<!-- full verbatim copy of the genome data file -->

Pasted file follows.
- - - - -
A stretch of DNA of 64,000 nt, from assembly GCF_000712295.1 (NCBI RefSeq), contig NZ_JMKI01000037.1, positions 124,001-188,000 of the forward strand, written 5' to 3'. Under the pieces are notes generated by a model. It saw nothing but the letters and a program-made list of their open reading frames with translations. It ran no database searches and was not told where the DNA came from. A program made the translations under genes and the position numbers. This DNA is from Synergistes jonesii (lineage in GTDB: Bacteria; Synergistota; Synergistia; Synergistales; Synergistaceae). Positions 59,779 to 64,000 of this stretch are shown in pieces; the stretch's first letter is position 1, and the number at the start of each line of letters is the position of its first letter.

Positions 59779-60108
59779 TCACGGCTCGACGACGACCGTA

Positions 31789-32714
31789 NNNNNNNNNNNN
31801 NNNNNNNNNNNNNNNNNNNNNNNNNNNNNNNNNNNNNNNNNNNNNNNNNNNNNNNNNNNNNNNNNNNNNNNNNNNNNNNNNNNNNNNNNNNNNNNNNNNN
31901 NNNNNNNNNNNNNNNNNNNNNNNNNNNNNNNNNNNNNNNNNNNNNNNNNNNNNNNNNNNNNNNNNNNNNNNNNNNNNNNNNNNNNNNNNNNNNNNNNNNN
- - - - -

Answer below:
A stretch of DNA of 64,000 nt, from assembly GCF_000712295.1 (NCBI RefSeq), contig NZ_JMKI01000037.1, positions 124,001-188,000 of the forward strand, written 5' to 3'. Under the pieces are notes generated by a model. It saw nothing but the letters and a program-made list of their open reading frames with translations. It ran no database searches and was not told where the DNA came from. A program made the translations under genes and the position numbers. This DNA is from Synergistes jonesii (lineage in GTDB: Bacteria; Synergistota; Synergistia; Synergistales; Synergistaceae). Positions 59,779 to 64,000 of this stretch are shown in pieces; the stretch's first letter is position 1, and the number at the start of each line of letters is the position of its first letter.

Positions 59779-60108
59779 TCACGGCTCGACGACGACCGTA

Positions 31789-32714
31789 NNNNNNNNNNNN
31801 NNNNNNNNNNNNNNNNNNNNNNNNNNNNNNNNNNNNNNNNNNNNNNNNNNNNNNNNNNNNNNNNNNNNNNNNNNNNNNNNNNNNNNNNNNNNNNNNNNNN
31901 NNNNNNNNNNNNNNNNNNNNNNNNNNNNNNNNNNNNNNNNNNNNNNNNNNNNNNNNNNNNNNNNNNNNNNNNNNNNNNNNNNNNNNNNNNNNNNNNNNNN